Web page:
Landing a Saturday Evening Post cover was the pinnacle of success for illustrators in the early to mid-1900s. But scoring a big advertising account was important to illustrators, too. Like most Post cover artists, Norman Rockwell painted a great deal of advertisements.
You know how hard boys are on their stockings. That is, back when they wore stockings. This delightful ad from 1924 with a classroom setting insists that “sturdy boys won’t scuff through” these hose. In the ’20s, knickers were worn until age 13 or 14, and getting those first long pants was a major rite of passage.
This appealing family scene is from a 1920 ad for Edison Lamp Works. Showing how much electric light adds to our lives, the text waxes poetic: “from the first candle of youth to the twilight of life, the moments that mean most are etched in memory by the glow of a lamp.” Advertisements today show the work of some outstanding photographers, but it is difficult to imagine a photo as engaging as a Rockwell painting.
Rockwell’s turkey-hunting pilgrim from Thanksgiving 1922 is an ad for, of all things, Interwoven Socks. Our guess is that the pilgrims weren’t blessed with this brand of men’s hosiery. According to the ad, though, Interwoven Socks were something to be thankful for.
Like The Saturday Evening Post, Jell-O has been around for eons, and this adorable ad by Rockwell is from 1924. A master at depicting boys (see first ad above), Rockwell felt he wasn’t very good at painting little girls. We have to disagree: the girl, her dress, her Mary Jane shoes, and the pretty dolly combine to make this one a treasure.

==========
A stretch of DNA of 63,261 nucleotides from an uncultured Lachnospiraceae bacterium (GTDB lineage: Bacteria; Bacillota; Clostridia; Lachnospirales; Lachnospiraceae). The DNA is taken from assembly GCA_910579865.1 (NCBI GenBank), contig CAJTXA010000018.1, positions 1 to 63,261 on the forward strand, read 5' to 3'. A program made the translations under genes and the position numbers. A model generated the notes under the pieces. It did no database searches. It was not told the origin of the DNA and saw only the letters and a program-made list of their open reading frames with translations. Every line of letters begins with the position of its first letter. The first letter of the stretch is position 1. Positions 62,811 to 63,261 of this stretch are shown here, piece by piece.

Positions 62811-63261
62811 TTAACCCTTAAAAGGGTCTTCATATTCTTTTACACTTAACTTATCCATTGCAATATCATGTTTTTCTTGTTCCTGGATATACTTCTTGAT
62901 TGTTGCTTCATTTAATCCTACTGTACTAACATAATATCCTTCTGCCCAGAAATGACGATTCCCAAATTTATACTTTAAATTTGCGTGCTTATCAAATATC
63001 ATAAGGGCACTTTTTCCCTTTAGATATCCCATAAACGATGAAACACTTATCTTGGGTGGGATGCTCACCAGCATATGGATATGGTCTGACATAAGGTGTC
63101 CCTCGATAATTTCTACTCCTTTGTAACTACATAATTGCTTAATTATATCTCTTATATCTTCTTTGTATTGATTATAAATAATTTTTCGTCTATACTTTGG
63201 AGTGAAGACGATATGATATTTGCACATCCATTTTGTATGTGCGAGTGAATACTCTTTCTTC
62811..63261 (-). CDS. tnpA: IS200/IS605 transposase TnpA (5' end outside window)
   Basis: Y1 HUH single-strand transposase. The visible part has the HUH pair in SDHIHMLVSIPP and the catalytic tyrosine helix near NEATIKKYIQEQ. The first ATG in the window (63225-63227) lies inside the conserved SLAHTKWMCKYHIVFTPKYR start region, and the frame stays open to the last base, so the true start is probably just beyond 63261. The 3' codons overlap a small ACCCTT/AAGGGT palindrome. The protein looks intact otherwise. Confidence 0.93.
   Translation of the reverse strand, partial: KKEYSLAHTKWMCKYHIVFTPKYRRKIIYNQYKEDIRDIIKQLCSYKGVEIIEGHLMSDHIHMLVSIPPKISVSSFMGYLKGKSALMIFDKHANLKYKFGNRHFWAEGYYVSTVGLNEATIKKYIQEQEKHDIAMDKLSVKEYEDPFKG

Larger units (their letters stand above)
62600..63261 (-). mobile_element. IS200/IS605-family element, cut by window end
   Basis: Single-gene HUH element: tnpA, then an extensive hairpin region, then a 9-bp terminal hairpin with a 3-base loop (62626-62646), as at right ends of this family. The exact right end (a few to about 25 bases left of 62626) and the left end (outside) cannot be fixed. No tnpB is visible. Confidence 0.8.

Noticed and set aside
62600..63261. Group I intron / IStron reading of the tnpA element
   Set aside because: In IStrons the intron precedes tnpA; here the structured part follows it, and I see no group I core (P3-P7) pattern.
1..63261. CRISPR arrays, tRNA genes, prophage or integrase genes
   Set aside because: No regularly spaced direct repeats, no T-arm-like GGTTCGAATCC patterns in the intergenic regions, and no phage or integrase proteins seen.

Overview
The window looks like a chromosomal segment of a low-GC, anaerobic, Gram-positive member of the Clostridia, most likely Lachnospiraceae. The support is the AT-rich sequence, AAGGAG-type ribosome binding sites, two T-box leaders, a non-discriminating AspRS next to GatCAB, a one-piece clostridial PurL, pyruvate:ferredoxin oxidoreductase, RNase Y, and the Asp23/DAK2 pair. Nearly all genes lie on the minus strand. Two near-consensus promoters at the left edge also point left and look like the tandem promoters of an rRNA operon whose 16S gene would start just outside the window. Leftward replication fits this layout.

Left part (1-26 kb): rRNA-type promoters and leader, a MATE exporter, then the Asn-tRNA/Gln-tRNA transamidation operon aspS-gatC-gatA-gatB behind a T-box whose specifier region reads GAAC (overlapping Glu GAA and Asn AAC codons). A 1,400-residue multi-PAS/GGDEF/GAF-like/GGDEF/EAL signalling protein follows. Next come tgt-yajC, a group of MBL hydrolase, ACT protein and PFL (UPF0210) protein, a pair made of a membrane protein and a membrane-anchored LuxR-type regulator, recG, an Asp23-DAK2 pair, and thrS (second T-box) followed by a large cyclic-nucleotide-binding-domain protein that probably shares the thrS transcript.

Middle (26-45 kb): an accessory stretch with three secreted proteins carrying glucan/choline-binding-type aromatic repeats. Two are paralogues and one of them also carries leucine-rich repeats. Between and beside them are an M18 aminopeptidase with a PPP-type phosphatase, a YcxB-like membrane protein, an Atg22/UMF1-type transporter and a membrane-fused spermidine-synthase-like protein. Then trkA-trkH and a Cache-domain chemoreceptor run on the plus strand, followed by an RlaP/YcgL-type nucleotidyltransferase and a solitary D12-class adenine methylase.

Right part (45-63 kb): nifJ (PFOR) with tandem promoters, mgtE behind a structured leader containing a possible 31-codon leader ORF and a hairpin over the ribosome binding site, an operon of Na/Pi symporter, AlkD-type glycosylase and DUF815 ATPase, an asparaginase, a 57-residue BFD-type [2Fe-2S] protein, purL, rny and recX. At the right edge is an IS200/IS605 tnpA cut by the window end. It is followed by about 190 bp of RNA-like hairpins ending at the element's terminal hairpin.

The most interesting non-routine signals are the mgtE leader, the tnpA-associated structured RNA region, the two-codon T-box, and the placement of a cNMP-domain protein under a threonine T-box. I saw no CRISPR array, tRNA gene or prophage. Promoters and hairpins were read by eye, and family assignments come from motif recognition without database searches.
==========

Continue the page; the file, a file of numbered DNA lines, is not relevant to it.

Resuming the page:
Arrow Shirt ads were normally associated with artist J.C. Leyendecker, who was as famous for his elegant advertisements for the famous shirts as he was for his Post covers. Thus, we were surprised to find this Arrow Shirt ad from 1929 illustrated by Leyendecker’s friend, Norman Rockwell. If you think a female pilot is a bit fanciful, think again. There were women pilots as early as 1910.
A tow-headed boy, that faithful dog, and a kindly old doctor — it doesn’t get any more Rockwell than this. The artwork is worthy of a Post cover, but it’s an ad for Listerine mouthwash from 1931.
Daddy’s home! And dad was busy all day showing other dads “how to be certain there will be the money for college when his kids need it” and assisting in retirement planning. At retirement age himself, Norman Rockwell was still painting Post covers and churning out drawings for major advertising clients like Massachusetts Mutual Life Insurance Company.